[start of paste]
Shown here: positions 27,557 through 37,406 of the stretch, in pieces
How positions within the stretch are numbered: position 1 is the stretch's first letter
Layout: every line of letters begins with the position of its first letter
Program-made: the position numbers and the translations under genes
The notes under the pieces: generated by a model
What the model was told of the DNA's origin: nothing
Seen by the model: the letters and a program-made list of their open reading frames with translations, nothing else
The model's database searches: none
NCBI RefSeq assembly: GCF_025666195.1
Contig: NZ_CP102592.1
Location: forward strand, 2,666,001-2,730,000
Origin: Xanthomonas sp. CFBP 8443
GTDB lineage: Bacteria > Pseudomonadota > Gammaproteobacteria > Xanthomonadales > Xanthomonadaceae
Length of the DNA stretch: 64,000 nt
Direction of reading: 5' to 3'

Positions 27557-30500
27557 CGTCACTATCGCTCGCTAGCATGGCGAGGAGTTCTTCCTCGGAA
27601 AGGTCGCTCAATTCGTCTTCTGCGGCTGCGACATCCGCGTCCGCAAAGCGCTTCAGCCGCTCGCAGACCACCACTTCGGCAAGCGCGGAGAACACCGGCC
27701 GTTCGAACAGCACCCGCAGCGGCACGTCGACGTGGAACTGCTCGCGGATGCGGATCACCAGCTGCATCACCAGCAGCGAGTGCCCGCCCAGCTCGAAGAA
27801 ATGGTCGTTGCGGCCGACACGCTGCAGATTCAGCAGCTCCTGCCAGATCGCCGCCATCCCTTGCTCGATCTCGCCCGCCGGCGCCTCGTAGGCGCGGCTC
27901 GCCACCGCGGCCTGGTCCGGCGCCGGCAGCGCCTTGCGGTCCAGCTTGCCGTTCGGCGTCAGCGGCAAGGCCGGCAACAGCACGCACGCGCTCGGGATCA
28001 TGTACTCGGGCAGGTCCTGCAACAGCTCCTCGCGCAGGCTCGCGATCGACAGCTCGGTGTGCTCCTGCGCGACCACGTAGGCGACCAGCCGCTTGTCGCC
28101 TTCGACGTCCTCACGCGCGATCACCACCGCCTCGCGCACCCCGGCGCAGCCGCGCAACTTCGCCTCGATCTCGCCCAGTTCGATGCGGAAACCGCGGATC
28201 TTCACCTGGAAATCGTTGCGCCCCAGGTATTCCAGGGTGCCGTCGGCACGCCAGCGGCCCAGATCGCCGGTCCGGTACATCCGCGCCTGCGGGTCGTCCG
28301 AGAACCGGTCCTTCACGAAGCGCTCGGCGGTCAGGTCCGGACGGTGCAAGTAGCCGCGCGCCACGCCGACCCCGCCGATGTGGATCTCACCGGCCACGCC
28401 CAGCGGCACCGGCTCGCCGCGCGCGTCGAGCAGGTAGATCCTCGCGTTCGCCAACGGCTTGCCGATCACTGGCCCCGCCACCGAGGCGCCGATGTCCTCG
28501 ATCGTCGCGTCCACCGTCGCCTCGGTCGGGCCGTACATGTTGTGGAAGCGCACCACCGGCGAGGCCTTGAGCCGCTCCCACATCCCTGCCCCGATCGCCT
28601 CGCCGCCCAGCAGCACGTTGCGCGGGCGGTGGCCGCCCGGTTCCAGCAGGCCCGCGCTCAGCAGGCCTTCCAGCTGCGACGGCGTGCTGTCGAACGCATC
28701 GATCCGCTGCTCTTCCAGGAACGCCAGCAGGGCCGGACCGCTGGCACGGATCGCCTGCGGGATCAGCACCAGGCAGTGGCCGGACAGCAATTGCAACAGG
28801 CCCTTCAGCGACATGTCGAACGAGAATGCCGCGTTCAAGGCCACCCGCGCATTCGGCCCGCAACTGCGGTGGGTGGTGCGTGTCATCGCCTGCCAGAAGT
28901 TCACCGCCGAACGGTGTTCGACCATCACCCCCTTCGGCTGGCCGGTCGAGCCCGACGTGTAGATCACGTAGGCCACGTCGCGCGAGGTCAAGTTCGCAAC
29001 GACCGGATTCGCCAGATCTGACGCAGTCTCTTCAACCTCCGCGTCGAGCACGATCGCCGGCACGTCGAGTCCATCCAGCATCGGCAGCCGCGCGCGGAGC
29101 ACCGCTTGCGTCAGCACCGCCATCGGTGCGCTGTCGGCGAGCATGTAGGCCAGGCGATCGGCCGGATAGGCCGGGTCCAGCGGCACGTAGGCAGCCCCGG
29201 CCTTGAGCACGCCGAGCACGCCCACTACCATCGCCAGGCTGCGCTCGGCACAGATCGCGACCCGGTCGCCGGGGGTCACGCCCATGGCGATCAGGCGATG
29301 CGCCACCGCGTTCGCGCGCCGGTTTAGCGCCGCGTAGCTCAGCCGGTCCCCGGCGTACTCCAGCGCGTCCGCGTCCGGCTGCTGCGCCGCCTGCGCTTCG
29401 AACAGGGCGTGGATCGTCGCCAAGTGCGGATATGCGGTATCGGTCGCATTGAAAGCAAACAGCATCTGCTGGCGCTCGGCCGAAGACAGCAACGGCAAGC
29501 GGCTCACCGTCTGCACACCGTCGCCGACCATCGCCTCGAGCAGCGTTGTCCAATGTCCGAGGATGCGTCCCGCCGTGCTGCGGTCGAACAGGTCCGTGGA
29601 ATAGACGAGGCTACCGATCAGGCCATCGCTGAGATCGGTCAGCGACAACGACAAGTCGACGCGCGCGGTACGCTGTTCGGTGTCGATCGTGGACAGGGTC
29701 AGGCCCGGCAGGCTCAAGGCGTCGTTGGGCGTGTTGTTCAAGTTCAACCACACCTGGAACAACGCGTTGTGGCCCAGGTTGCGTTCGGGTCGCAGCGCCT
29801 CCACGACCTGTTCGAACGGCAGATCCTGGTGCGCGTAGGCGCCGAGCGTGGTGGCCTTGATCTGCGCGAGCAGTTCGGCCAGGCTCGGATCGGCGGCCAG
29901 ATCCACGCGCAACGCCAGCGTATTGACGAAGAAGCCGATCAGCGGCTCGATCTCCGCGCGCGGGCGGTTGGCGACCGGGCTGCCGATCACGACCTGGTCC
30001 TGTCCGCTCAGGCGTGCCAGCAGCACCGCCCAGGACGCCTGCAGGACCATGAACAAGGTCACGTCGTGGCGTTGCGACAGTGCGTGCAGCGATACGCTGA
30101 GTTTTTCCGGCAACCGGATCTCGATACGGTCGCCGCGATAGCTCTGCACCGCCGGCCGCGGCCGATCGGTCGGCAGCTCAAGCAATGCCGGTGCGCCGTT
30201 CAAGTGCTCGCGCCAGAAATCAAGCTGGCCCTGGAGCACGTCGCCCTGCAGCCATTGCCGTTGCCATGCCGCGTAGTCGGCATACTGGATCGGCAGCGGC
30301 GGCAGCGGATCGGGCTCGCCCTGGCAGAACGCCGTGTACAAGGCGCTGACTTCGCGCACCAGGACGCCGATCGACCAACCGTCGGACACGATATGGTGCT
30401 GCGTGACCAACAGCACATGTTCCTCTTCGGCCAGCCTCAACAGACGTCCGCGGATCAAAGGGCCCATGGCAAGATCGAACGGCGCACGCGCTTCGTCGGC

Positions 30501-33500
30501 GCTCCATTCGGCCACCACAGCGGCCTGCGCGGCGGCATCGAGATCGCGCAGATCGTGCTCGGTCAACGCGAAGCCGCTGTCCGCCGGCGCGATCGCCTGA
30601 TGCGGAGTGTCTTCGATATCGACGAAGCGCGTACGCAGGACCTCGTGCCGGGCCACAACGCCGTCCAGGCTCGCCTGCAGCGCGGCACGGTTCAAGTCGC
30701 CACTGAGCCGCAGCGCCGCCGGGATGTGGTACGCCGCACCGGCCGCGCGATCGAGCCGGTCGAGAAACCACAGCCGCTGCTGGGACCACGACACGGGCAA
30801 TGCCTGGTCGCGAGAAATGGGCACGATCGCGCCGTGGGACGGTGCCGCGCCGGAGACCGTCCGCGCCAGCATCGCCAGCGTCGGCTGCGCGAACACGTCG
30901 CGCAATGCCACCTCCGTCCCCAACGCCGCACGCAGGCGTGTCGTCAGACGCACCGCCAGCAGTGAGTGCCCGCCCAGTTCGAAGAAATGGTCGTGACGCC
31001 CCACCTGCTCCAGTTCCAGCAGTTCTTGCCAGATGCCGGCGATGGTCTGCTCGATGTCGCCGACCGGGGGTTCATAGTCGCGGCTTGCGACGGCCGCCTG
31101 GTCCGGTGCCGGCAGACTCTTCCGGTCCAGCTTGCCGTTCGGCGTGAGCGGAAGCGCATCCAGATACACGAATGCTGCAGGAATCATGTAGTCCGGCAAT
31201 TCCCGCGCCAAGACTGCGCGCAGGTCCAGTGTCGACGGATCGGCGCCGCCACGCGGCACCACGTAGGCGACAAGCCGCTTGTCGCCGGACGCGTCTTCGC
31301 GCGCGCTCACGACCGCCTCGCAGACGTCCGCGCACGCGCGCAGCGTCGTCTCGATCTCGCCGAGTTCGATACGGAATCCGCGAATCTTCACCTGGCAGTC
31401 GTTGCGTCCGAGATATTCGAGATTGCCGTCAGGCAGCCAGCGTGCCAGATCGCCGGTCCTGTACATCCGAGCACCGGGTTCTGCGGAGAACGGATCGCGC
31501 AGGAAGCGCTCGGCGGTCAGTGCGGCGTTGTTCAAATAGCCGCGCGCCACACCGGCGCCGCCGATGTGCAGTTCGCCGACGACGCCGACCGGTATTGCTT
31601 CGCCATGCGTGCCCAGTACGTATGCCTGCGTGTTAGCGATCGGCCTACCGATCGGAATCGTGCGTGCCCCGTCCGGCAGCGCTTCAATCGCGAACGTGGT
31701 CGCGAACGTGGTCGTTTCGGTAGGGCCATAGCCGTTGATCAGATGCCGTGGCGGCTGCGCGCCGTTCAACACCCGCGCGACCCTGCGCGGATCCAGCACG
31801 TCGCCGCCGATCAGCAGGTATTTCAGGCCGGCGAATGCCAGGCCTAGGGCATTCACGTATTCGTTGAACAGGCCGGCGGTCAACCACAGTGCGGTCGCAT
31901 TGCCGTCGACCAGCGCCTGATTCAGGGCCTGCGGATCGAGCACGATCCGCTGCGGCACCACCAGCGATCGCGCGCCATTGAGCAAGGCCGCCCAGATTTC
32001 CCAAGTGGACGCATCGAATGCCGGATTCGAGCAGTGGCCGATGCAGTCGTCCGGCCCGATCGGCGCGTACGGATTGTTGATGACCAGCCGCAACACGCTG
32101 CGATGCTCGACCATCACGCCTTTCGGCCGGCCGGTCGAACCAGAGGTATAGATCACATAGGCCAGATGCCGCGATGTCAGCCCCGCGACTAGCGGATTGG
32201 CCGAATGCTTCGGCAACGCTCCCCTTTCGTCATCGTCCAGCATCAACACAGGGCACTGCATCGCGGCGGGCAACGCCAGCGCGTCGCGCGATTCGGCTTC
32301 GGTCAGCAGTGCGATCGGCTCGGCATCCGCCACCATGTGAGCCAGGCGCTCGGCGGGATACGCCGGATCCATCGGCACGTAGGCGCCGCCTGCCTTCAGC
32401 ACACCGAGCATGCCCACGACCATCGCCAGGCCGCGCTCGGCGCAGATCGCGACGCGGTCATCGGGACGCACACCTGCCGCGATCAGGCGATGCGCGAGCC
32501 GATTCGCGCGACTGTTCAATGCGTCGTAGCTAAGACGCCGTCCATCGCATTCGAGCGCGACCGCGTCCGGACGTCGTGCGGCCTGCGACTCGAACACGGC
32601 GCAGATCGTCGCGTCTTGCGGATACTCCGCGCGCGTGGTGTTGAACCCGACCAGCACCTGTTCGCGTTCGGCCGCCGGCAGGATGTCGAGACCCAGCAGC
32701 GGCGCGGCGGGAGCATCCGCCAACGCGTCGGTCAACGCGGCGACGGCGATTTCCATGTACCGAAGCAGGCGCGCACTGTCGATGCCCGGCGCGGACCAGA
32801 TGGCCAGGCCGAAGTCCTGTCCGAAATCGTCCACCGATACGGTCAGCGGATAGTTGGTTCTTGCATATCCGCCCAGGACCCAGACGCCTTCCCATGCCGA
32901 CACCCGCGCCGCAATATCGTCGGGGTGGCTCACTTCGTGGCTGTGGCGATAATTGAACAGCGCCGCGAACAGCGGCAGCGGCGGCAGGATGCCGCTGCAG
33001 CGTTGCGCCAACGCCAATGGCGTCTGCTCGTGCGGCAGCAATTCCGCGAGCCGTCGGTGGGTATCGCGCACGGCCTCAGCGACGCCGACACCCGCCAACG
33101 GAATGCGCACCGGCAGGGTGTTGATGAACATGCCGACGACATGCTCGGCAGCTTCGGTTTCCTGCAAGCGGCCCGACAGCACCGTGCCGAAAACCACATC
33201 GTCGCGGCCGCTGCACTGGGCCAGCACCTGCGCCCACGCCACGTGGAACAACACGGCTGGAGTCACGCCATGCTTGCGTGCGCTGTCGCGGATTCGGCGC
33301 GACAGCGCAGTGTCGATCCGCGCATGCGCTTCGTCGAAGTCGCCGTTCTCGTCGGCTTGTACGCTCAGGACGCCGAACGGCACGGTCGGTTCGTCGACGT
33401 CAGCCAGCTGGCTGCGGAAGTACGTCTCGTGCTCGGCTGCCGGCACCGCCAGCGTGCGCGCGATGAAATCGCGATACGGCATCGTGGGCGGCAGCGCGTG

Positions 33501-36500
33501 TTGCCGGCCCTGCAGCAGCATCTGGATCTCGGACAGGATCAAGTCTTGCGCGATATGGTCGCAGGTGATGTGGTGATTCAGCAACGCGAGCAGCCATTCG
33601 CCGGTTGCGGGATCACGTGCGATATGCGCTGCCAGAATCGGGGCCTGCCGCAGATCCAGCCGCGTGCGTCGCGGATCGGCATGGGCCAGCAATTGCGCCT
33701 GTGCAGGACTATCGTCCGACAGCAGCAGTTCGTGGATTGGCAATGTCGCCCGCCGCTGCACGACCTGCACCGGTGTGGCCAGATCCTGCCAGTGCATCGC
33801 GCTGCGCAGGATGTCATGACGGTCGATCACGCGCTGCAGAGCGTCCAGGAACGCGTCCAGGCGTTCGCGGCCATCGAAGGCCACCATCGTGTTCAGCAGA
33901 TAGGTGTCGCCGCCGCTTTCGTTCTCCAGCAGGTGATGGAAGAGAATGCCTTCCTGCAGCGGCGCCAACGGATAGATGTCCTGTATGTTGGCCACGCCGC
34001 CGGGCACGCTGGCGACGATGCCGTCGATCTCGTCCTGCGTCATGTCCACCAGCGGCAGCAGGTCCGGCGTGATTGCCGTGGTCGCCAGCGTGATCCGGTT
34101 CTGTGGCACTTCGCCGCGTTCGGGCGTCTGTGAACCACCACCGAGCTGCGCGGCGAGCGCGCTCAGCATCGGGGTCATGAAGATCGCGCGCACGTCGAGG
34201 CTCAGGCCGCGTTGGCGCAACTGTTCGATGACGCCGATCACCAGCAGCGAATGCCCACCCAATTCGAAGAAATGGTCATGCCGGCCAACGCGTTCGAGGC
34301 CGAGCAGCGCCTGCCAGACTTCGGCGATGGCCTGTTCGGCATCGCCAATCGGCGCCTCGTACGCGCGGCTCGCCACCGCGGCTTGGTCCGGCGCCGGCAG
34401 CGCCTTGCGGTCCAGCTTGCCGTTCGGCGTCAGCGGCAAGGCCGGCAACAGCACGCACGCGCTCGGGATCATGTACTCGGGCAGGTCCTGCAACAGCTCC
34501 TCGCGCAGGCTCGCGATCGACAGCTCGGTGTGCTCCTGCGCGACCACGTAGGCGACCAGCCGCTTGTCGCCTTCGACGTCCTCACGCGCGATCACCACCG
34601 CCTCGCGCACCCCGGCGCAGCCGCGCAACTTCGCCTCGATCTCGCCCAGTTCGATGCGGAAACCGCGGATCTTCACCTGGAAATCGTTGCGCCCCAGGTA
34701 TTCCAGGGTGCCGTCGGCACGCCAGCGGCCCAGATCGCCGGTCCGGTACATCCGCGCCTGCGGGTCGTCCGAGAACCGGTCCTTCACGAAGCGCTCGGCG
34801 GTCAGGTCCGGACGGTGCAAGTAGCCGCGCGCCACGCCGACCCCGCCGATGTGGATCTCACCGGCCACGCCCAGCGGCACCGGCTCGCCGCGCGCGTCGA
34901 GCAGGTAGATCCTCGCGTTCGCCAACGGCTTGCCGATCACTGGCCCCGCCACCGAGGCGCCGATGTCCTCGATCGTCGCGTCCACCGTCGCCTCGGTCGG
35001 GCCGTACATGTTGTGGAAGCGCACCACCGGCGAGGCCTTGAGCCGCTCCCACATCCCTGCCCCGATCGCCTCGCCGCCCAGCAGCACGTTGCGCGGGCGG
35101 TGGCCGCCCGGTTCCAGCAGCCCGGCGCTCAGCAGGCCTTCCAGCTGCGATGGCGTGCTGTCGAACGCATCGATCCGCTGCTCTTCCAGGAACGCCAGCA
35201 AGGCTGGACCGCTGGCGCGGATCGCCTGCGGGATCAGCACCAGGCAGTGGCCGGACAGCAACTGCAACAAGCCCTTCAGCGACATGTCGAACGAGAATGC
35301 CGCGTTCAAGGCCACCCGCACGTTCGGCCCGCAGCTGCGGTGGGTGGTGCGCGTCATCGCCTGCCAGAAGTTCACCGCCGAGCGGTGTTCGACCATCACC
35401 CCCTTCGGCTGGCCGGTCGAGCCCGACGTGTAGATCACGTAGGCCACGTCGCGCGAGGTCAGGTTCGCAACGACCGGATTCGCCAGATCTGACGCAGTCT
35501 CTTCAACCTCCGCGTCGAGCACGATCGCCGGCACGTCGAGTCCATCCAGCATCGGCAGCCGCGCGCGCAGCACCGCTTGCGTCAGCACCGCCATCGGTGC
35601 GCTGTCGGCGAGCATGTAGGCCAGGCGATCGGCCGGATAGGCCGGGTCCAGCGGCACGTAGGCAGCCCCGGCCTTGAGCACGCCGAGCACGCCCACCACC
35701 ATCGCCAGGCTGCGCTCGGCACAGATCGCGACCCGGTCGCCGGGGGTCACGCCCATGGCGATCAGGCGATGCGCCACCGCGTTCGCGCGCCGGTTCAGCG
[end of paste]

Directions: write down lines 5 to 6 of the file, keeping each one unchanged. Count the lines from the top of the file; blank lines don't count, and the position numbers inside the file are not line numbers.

The notes under the pieces: generated by a model
What the model was told of the DNA's origin: nothing